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Managing soil organic carbon in tropical agroecosystems: evidence from four long-term experiments in Kenya
Van de Broek, M.
Review StatusPeer Review
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In sub-Saharan Africa, maize is one of the most important staple crops, but long-term maize cropping with low external inputs has been associated with the loss of soil fertility. While adding high-quality organic resources combined with mineral fertilizer has been proposed to counteract this fertility loss, the long-term effectiveness and interactions with site properties still require more understanding. This study used repeated measurements over time to assess the effect of different quantities and qualities of organic resource addition combined with mineral nitrogen (N) on the change of soil organic carbon (SOC) contents over time (and SOC stocks in the year 2021) in four ongoing long-term experiments in Kenya. These experiments were established with identical treatments in moist to dry climates, on coarse to clayey soil textures, and have been conducted for at least 16 years. They received organic resources in quantities equivalent to 1.2 and 4 t C ha−1 yr−1 in the form of Tithonia diversifolia (high quality, fast turnover), Calliandra calothyrsus (high quality, intermediate turnover), Zea mays stover (low quality, fast turnover), sawdust (low quality, slow turnover) and local farmyard manure (variable quality, intermediate turnover). Furthermore, the addition of 240 kg N ha−1 yr−1 as mineral N fertilizer or no fertilizer was the split-plot treatment. At all four sites, a loss of SOC was predominantly observed, likely because the sites had been converted to cropland only a few decades before the start of the experiments. Across sites, the average decline of SOC content over 19 years in the 0 to 15 cm topsoil layer ranged from 42 % to 13 % of the initial SOC content for the control and the farmyard manure treatments at 4 t C ha−1 yr−1, respectively. Adding Calliandra or Tithonia at 4 t C ha−1 yr−1 limited the loss of SOC contents to about 24 % of initial SOC, while the addition of sawdust, maize stover (in three of the four sites) and sole mineral N addition showed no significant reduction of SOC loss over the control. Site-specific analyses, however, did show that at the site with the lowest initial SOC content (about 6 g kg−1), the addition of 4 t C ha−1 yr−1 farmyard manure or Calliandra with mineral N led to a gain in SOC contents. The other sites lost SOC in all treatments, albeit at site-specific rates. While subsoil SOC stocks in 2021 were little affected by organic resource additions (no difference in three of the four sites), the topsoil SOC stocks corroborated the results obtained from the SOC content measurements (0–15 cm) over time. The relative annual change of SOC contents showed a higher site specificity in farmyard manure, Calliandra and Tithonia treatments than in the control treatment, suggesting that the drivers of site specificity in SOC buildup (soil mineralogy, soil texture, climate) need to be better understood for effective targeting management of organic resources. Farmyard manure showed the highest potential for reducing SOC losses, but the necessary quantities to build SOC are often not realistic for smallholder farmers in Africa. Therefore, additional agronomic interventions such as intercropping, crop rotations or the cultivation of crops with extended root systems are necessary to maintain or increase SOC.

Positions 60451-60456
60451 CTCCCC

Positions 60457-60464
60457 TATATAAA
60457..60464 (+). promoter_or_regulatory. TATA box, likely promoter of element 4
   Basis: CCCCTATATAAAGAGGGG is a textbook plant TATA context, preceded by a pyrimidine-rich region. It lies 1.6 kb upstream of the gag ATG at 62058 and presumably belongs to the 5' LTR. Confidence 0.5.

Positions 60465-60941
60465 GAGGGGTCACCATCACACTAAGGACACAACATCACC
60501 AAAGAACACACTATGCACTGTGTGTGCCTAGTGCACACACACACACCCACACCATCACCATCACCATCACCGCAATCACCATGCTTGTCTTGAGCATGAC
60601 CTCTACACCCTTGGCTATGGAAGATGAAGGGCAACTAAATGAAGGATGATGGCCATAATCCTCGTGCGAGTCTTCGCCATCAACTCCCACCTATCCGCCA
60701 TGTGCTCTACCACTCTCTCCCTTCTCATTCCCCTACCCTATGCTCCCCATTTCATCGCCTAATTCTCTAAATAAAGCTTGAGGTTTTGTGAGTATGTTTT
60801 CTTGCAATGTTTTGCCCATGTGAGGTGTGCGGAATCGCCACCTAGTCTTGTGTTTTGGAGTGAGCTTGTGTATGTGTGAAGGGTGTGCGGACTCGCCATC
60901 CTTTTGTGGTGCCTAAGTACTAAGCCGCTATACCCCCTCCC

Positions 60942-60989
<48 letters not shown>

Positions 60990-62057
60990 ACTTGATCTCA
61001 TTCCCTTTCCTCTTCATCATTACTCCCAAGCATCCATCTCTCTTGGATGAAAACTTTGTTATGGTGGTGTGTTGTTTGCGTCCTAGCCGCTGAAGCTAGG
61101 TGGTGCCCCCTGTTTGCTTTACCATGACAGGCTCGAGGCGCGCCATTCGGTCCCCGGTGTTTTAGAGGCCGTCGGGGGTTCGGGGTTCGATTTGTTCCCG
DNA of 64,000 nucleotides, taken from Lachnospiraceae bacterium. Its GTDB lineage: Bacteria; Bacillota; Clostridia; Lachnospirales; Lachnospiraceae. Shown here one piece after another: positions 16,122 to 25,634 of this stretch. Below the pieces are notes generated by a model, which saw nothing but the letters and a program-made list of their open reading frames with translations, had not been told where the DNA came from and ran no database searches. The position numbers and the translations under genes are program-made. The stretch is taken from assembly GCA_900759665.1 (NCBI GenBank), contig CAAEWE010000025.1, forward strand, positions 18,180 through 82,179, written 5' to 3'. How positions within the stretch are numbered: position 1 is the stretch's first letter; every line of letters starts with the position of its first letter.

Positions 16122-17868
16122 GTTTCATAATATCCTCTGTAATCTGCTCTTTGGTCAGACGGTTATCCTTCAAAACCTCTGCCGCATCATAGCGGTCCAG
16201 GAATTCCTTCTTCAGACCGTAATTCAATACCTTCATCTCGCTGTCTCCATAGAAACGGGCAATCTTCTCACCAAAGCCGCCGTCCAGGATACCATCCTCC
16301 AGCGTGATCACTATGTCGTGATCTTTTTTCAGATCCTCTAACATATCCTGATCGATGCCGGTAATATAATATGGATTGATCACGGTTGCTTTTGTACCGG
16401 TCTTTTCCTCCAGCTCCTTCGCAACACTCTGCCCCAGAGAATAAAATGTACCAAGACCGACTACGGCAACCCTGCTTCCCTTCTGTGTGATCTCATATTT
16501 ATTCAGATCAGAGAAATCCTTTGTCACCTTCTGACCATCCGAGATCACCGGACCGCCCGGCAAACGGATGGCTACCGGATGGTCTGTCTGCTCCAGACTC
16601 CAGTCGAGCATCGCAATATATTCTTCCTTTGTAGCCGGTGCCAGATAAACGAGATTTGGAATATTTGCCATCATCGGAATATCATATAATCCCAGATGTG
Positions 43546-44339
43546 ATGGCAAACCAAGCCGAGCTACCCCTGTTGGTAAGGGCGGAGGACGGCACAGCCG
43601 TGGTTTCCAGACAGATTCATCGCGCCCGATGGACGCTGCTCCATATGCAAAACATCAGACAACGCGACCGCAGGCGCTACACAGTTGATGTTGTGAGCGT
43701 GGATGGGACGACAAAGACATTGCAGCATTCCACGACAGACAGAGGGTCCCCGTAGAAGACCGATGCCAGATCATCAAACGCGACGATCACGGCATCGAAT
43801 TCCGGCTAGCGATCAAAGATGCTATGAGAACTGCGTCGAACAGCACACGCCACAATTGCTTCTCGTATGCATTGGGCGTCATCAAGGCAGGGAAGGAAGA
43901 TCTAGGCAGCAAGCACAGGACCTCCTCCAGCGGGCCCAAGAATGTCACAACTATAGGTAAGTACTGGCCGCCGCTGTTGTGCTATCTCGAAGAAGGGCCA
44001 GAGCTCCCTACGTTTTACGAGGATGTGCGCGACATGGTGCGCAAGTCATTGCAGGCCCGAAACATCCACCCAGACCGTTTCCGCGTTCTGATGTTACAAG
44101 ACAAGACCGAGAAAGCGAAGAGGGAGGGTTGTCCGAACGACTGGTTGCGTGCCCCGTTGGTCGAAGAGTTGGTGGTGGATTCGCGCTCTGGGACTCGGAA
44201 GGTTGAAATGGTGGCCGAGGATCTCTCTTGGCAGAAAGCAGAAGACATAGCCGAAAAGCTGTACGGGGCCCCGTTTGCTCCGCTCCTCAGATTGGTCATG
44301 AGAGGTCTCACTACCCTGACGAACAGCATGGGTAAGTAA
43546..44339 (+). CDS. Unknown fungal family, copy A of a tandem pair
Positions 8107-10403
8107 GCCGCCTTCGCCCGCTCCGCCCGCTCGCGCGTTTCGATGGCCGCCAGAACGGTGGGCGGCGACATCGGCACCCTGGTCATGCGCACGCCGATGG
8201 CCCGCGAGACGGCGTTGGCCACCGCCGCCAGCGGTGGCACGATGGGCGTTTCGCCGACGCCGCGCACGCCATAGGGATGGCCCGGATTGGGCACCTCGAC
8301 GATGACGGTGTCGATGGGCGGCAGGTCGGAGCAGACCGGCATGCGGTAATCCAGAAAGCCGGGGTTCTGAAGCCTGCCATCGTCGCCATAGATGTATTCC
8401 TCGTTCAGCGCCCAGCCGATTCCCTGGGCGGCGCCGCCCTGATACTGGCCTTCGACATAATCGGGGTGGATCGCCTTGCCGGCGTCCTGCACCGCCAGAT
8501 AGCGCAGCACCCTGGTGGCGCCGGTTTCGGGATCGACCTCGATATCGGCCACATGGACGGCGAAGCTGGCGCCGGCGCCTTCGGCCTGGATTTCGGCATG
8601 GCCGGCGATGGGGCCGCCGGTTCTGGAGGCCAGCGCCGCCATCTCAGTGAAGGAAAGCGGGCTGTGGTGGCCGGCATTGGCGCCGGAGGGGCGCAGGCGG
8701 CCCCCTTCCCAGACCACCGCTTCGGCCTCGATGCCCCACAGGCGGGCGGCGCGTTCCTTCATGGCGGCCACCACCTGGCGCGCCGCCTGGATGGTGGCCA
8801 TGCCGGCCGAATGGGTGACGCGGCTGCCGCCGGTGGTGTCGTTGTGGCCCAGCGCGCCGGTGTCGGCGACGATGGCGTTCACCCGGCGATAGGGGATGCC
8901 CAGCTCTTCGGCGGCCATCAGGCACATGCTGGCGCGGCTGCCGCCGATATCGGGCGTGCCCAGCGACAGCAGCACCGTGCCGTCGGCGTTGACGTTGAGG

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Permanent link to this itemhttps://hdl.handle.net/20.500.12478/8203
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